For the past week students have been counting the days until their high school exam results are released. Tawjihi, the last year of high school, is notoriously difficult in Palestine, and many students feel that this year was among the more difficult tests.
Some here feel that the reason the test has become more difficult Palestine-wide is, with over 20,000 university and college graduates already sitting unemployed in Gaza alone, not to mention thousands more in the occupied West Bank and occupied Jerusalem, more challenging exams might persuade potential students to go to trade schools or open small businesses like small grocery stores, to decrease the number of new university students and future unemployed. An ironic solution for a nation which prides itself on its high rates of education and higher education. I’ve constantly marveled that Palestinians not only pursue higher education in the face of unimaginable obstacles under occupation and siege. Even the simplest of the problems: electricity. Imagine studying by candlelight… on a regular basis. Or the problem of materials in Gaza: not having textbooks, notebooks, access to internet resources (power cuts).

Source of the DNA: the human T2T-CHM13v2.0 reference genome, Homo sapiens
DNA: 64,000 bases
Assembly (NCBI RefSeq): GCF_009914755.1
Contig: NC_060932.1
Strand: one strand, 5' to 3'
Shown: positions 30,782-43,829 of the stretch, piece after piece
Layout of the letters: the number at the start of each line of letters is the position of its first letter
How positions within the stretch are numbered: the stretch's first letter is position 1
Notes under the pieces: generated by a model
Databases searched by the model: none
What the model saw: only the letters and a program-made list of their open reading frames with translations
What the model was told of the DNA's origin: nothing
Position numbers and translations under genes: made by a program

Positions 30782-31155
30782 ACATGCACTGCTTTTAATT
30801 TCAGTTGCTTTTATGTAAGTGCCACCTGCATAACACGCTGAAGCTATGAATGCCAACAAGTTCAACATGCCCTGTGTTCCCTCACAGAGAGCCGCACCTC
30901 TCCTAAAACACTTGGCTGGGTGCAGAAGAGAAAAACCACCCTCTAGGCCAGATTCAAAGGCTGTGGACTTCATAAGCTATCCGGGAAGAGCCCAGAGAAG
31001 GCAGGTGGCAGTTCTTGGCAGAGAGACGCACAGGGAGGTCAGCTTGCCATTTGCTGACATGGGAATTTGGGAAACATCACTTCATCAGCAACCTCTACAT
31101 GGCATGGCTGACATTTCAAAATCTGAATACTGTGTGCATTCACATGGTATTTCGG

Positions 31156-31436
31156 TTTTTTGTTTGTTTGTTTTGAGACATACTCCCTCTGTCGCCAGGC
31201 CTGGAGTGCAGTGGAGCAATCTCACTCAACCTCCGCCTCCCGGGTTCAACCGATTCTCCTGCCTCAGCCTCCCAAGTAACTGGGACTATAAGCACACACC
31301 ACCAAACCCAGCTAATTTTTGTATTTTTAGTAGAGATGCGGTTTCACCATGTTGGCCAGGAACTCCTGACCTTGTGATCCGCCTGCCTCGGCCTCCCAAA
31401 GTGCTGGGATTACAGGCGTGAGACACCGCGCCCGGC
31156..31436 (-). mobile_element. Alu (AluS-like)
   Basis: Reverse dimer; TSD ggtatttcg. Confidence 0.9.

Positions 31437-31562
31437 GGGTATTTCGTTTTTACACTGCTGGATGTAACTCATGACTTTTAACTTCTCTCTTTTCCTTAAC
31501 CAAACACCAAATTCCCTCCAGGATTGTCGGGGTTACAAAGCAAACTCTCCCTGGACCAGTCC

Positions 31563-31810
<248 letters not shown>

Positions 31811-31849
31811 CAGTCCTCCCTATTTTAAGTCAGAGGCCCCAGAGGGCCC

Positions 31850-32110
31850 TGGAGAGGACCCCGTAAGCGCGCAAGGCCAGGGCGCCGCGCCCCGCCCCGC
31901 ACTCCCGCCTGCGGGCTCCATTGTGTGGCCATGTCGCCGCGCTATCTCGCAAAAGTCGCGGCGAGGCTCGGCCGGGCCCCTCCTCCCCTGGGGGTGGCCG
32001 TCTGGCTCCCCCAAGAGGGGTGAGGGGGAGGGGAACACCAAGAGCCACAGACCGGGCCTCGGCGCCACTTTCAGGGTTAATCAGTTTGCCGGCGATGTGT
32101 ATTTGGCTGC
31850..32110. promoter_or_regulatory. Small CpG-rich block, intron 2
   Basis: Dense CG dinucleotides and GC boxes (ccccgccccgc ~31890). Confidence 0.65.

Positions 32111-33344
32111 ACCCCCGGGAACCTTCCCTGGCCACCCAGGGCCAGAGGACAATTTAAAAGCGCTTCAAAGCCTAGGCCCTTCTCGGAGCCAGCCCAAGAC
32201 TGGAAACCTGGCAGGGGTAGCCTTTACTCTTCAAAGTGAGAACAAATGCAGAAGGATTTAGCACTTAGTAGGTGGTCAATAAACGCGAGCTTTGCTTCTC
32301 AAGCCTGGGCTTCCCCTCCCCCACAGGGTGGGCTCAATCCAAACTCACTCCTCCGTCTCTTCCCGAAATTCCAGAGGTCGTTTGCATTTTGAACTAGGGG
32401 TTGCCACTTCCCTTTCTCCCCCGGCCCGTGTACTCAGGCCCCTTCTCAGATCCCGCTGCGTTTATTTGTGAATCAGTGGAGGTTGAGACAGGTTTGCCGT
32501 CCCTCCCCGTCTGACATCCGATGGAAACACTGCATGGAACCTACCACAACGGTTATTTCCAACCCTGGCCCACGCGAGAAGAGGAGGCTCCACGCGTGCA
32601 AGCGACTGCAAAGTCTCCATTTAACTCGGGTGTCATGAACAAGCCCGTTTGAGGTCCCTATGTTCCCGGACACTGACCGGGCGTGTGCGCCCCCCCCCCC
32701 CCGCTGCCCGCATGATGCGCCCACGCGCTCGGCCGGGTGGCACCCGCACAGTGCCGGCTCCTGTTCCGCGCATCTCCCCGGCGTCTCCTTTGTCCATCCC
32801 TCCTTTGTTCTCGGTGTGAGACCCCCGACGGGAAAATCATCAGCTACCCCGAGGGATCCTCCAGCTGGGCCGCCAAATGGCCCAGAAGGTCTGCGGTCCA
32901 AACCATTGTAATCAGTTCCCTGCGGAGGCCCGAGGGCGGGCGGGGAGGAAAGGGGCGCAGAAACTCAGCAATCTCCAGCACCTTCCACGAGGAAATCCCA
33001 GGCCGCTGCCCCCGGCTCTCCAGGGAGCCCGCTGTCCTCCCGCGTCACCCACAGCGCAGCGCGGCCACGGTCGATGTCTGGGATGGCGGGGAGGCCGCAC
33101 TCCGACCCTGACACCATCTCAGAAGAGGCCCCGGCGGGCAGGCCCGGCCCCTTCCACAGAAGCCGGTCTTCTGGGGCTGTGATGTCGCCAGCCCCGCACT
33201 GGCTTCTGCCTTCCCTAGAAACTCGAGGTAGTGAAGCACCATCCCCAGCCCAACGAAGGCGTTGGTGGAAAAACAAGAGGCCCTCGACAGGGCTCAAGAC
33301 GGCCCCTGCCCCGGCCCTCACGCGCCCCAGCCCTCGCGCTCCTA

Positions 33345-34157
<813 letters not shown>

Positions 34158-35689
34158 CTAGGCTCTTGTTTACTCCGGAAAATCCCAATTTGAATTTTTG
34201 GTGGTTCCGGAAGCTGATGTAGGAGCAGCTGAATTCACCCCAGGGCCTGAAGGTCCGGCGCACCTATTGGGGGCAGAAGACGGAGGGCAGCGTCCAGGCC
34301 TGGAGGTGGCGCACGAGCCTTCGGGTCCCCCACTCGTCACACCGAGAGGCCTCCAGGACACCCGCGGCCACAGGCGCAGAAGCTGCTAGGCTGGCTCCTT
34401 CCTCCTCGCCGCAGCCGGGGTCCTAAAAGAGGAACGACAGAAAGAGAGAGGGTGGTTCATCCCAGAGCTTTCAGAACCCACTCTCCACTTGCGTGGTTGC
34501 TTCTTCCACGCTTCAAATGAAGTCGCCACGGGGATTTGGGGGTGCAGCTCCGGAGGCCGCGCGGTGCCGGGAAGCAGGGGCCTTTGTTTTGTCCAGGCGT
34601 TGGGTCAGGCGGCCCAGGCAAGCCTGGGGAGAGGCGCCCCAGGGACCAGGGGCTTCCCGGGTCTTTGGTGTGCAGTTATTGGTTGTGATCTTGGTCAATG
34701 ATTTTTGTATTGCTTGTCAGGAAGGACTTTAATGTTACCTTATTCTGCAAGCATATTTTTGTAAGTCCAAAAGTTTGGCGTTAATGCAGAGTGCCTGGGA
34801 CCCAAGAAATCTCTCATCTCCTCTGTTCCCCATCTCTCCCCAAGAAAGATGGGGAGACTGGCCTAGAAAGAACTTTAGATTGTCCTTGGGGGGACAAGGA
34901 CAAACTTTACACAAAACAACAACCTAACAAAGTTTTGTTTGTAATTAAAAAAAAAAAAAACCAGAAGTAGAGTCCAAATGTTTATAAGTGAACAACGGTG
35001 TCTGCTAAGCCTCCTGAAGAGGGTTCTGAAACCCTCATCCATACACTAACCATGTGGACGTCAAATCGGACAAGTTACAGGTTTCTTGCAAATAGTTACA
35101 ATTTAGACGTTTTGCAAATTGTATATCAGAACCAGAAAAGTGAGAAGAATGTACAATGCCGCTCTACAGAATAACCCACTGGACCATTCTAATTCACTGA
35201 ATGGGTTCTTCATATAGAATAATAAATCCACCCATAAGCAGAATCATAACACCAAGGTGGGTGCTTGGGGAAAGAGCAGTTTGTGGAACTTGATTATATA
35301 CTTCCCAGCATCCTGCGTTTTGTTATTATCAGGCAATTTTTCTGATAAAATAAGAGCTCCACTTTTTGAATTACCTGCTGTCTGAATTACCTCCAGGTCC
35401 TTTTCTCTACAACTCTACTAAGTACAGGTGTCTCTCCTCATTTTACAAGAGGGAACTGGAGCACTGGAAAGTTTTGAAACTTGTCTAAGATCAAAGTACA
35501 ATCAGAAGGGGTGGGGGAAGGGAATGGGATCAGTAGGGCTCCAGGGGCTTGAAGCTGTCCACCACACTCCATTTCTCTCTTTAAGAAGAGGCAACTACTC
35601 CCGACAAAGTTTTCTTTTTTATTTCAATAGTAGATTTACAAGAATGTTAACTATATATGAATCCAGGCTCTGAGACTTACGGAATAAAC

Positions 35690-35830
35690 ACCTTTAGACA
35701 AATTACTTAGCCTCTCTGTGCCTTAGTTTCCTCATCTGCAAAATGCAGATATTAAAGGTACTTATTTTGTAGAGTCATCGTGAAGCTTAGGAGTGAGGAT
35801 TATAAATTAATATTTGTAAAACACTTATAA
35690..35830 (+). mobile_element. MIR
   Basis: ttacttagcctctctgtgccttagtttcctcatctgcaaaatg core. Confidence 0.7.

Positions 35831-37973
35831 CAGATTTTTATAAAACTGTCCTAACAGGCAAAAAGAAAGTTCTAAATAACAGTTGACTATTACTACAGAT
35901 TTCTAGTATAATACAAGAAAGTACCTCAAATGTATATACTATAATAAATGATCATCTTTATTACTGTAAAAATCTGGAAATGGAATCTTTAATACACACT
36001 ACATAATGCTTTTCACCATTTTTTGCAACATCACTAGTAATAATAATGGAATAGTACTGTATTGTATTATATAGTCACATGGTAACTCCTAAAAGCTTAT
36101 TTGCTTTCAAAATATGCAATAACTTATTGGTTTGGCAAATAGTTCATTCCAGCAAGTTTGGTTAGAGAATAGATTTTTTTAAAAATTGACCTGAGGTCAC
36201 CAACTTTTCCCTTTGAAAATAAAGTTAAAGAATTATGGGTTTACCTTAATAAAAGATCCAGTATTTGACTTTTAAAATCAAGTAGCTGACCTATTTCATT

In the occupied West Bank I met students who got up hours early to travel to universities in cities like Nablus or Ramallah where students would have to pass countless military occupation checkpoints en route to their studies. Same goes returning home. I saw Israeli army raids on small towns, Israeli military jeeps parked outside secondary schools, calling sudden lockdowns (“curfews”) on the towns and creating panic in the schools and streets.
And in Gaza, though now devoid of regular Israeli army presence within the Strip (ignoring the routine army invasions into border regions and settled presence in Gaza’s sea just 3 miles off the coast), the struggle for education continues with overcrowded schools, cut-off access to education abroad, poverty so great that many are forced to drop out of grade or high school, selling candies on the street or digging through rubble in border regions in order to add to the family’s income.
I met another such guy the other day: 19, dropped out of school at 14, sells snacks in the municipal park, has an ill mother and ill younger sister (3 years old) and would have liked to have been a teacher.
As I sat with M’s family last night, we talked about today’s exam results. S wrote the exams and is nervously awaiting her marks. S, like her older brother and younger siblings, is very bright and a diligent student. All 6 of the kids are studious and regularly get the highest grades, but the increased difficulty of this years exam has S’s mother biting her nails as well.
The last two weeks, graduates of the Islamic University have been having their grad ceremonies, while high school students wrote their exams ( taking about 2 weeks to write them all). Local news reports have over 89,000 students in the occupied West Bank and Gaza having written their tawjihi exams this year.
Today, the marks come out; tomorrow the struggle continues: for employment, for further education, for life without siege and occupation.